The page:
Profile: Nicolas Sarkozy

Nicolas Sarkozy speaks in Saint Maurice, outside Paris, 19 April Nicolas Sarkozy has proved a divisive figure in office and the economic crisis has eroded his support

Admirers see Nicolas Sarkozy as dynamic and decisive but he now faces the very real prospect of becoming the first French leader not to be re-elected for a second term since Valery Giscard d'Estaing in 1981.

Runner-up to Socialist candidate Francois Hollande in the first round of the presidential election, he is also well behind him in the opinion polls for the second-round run-off.

Never afraid of controversy, the veteran conservative politician has angered human rights activists with his immigration policies and upset traditionalists with his flamboyant private life.

His description of himself as "the captain of a boat in the heart of a storm" seems to sit badly with a surge in jobless claims to their highest level in 12 years. But he was at the forefront of the European response to the global economic crisis in 2008 and helped establish the G20 summits involving the world's biggest economies.

The reforms that have defined his period in office - raising the retirement age from 60 to 62, relaxing the 35-hour working week, overhauling the universities and altering the tax system to encourage overtime and home ownership - have done little to impress voters.

Political fighter

It was as a highly combative interior minister and leader of the ruling UMP that Mr Sarkozy made his name in national politics.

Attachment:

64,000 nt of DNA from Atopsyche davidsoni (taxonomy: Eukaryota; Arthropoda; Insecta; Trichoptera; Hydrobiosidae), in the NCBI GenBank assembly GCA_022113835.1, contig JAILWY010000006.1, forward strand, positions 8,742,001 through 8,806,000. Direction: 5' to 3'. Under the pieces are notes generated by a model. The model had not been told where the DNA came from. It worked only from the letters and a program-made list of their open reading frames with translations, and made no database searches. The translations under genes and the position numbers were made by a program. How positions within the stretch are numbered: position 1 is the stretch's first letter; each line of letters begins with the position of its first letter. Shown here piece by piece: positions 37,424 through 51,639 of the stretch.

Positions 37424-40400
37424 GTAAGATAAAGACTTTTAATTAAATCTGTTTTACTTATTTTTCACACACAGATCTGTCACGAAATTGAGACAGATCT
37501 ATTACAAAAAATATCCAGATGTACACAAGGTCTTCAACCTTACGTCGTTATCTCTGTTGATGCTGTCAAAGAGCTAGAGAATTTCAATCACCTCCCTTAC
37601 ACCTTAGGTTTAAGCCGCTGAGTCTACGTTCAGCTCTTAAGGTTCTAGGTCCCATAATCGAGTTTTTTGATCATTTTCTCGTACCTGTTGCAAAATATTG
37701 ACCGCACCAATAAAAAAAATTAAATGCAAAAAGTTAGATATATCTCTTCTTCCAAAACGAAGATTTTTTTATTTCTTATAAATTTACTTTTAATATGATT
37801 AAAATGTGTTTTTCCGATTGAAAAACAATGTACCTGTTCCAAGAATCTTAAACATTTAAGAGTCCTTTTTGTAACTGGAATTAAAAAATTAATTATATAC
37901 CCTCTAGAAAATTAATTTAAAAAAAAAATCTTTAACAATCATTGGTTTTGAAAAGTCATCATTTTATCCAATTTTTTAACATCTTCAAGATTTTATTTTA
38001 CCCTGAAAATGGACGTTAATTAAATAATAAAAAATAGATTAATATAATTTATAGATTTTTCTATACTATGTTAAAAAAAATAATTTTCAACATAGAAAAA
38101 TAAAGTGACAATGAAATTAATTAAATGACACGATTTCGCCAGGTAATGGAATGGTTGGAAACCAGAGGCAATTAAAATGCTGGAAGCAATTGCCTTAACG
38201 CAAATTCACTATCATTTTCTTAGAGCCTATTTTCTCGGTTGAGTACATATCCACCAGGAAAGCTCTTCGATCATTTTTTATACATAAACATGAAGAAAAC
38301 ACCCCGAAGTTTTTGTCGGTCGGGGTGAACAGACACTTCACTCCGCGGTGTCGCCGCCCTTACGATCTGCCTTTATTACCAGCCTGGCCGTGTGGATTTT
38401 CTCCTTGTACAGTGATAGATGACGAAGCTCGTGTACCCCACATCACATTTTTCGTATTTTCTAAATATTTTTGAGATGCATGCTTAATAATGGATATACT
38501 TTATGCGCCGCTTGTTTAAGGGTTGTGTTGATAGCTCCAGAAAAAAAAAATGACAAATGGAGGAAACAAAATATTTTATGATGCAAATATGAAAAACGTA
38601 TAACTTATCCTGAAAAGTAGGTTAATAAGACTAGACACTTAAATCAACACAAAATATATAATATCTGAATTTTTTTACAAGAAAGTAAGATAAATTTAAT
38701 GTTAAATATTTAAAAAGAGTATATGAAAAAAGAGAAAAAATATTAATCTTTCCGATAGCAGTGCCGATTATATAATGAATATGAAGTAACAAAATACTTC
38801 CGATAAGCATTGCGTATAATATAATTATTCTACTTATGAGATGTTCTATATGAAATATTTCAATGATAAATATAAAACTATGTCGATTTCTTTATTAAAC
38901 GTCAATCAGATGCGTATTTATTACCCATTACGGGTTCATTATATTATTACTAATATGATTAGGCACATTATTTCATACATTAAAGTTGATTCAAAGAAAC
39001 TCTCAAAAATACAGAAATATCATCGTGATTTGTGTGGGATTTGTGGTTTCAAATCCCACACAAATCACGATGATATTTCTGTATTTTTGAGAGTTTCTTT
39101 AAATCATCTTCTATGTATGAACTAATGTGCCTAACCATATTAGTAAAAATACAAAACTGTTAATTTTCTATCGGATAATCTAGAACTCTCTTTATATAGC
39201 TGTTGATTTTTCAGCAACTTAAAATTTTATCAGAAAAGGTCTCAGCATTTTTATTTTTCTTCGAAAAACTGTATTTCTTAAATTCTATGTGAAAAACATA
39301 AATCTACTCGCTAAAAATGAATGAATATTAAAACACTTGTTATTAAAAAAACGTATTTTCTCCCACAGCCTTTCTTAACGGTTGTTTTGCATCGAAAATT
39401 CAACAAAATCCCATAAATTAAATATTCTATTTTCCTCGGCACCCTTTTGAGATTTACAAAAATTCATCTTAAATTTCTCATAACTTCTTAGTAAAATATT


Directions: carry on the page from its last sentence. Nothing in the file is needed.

He sharply divided opinion in France, not least by adopting a tough stance on immigration.

Youths riot in Villiers-le-Bel, outside Paris, November 2007 France has seen mass protests in recent years, some ending in violence

He notoriously talked of hosing down troubled housing estates, describing young delinquents in the Paris suburbs as racaille, or rabble.

That blunt comment - made before the 2005 riots - encouraged some critics to put him in the same category as the then far-right leader, Jean-Marie Le Pen.

As president he pushed through measures to curb illegal immigration - including highly controversial mass deportations of Roma (Gypsies).

At the same time, he advocated positive discrimination to help reduce youth unemployment - a challenge to those wedded to the French idea of equality.

Start Quote

Sarkozy looks at how Tony Blair was able to sell his political ideology”

End Quote Nicolas Domenach Sarkozy biographer

On the international stage Mr Sarkozy is often described as an Atlanticist though he opposed the war in Iraq.

In March 2011, France was first to send warplanes into action against Col Muammar Gaddafi's forces in Libya, spear-heading the foreign intervention that enabled the Libyan rebels to succeed.

He is credited with brokering an end to the August 2008 conflict between Russia and Georgia, and his performance while holding the six-month EU rotating presidency is remembered as assertive.

In response to the global financial crisis of 2008, he vowed to punish speculators and advocated a strong state role in the economy.